Under the oncology category, the top-prize winning abstract EAU 10-13 march (Milano, IT) A1163 Proteomic profiling of muscle-invasive bladder cancer treated with neoadjuvant chemotherapy described four pre-NAC and two post-NAC proteomic clusters with distinct biology and survival outcomes, alongside novel prognostic biomarkers. The future work for this research will include the validation of these clusters by IHC (immunohistochemistry) in larger independent MIBC cohorts. A non-NAC cohort using pre-NAC tissue will be used to confirm the prognostic versus predictive relevance of these findings.
Discussant Prof. Lars Dyrskjøt (DK) stated, “Hopefully in the future, we can create a combination of tissue analysis and liquid biopsy analysis, and then profile the different genomics, transcriptomics, proteomics, and metabolomics layers to generate models that broaden our understanding of the disease development but also make us more capable in identifying novel biomarkers. This study here is an important addition to understanding the complexity of MIBC.”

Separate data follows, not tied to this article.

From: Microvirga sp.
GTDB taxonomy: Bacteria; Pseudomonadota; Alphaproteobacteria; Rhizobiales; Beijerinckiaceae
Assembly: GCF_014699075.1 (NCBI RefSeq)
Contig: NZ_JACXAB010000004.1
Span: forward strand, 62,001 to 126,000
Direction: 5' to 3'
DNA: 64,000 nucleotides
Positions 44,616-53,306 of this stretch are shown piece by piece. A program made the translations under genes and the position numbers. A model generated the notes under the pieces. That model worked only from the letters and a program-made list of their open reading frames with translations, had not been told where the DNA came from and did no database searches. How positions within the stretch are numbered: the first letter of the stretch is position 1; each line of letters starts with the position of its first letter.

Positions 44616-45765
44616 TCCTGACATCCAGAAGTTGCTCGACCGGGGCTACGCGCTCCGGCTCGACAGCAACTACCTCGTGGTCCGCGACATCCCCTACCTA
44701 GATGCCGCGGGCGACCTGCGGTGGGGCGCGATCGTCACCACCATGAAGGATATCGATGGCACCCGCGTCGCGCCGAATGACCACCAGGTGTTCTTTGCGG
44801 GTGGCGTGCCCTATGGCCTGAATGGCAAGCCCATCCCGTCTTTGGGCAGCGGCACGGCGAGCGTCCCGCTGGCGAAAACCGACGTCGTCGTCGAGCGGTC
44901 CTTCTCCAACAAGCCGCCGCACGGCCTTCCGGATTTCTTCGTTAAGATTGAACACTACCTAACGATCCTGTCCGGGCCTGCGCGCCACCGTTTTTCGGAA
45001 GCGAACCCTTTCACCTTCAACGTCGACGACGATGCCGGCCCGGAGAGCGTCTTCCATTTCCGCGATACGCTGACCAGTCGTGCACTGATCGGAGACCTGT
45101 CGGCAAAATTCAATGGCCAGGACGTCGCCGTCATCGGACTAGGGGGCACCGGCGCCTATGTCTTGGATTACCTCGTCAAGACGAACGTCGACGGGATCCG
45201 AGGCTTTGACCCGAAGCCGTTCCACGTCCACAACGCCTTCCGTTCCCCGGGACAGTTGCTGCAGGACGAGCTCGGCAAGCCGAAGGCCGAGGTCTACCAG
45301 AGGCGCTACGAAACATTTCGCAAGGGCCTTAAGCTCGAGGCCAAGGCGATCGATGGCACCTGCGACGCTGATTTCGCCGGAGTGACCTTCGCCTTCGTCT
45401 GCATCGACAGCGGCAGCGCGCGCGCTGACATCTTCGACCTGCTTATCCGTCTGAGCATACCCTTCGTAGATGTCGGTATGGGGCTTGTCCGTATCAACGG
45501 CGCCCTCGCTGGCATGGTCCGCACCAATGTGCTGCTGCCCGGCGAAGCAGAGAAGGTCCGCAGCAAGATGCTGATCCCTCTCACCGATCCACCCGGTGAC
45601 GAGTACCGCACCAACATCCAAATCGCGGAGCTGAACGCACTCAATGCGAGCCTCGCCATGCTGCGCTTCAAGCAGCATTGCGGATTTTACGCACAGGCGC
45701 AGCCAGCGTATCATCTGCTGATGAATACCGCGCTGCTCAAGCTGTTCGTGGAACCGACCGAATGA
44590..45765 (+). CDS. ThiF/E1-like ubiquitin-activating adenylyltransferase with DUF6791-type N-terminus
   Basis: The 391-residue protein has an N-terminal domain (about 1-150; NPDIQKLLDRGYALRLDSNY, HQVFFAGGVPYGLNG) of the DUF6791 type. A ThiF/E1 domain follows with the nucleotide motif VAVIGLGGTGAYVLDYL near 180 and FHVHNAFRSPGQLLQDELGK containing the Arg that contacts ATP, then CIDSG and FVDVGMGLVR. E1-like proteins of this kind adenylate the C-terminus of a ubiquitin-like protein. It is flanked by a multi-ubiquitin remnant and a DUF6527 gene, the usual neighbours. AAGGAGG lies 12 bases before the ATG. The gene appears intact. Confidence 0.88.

The second prize was given to A0890 The Stockholm3 prostate cancer screening trial (STHLM3): An interim analysis of mortality results after 6.5 years of follow-up which concluded that the results cautiously suggest a potential effect on reducing prostate cancer mortality by a single intensive screening intervention using PSA and Stockholm3 in combination to the cost of increasing prostate cancer incidence. Longer-term follow-up is needed and is underway.
Discussant Prof. Albers (DE) stated that data has shown that mortality difference using Stockholm3 as a screening tool is favourable, and that PSA > 3 is confirmed as a good screening cut-off. He added that the acceptance of STHLM3 in a population setting remains unclear and the different components of STHLM3 needs to be quantified. According to Prof. Albers, the role of genotyping as a reflex test and the cost effectiveness of MRI (magnetic resonance imaging) versus STHLM3 need to explored.
13 march 2023